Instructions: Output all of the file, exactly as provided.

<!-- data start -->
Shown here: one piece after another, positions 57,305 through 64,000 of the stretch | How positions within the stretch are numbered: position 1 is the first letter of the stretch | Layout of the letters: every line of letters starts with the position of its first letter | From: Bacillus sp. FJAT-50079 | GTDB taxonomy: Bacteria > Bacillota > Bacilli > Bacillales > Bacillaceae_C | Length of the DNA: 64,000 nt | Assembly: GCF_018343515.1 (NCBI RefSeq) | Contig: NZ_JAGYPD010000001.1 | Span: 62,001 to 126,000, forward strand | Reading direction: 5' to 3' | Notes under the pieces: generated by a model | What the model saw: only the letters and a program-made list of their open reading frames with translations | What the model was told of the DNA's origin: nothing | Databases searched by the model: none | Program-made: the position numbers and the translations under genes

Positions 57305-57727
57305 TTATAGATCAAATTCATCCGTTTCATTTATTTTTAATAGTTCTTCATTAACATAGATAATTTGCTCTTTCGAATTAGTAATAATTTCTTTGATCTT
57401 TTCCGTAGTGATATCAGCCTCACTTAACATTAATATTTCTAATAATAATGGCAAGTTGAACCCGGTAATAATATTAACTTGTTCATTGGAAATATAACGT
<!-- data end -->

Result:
Shown here: one piece after another, positions 57,305 through 64,000 of the stretch | How positions within the stretch are numbered: position 1 is the first letter of the stretch | Layout of the letters: every line of letters starts with the position of its first letter | From: Bacillus sp. FJAT-50079 | GTDB taxonomy: Bacteria > Bacillota > Bacilli > Bacillales > Bacillaceae_C | Length of the DNA: 64,000 nt | Assembly: GCF_018343515.1 (NCBI RefSeq) | Contig: NZ_JAGYPD010000001.1 | Span: 62,001 to 126,000, forward strand | Reading direction: 5' to 3' | Notes under the pieces: generated by a model | What the model saw: only the letters and a program-made list of their open reading frames with translations | What the model was told of the DNA's origin: nothing | Databases searched by the model: none | Program-made: the position numbers and the translations under genes

Positions 57305-57727
57305 TTATAGATCAAATTCATCCGTTTCATTTATTTTTAATAGTTCTTCATTAACATAGATAATTTGCTCTTTCGAATTAGTAATAATTTCTTTGATCTT
57401 TTCCGTAGTGATATCAGCCTCACTTAACATTAATATTTCTAATAATAATGGCAAGTTGAACCCGGTAATAATATTAACTTGTTCATTGGAAATATAACGT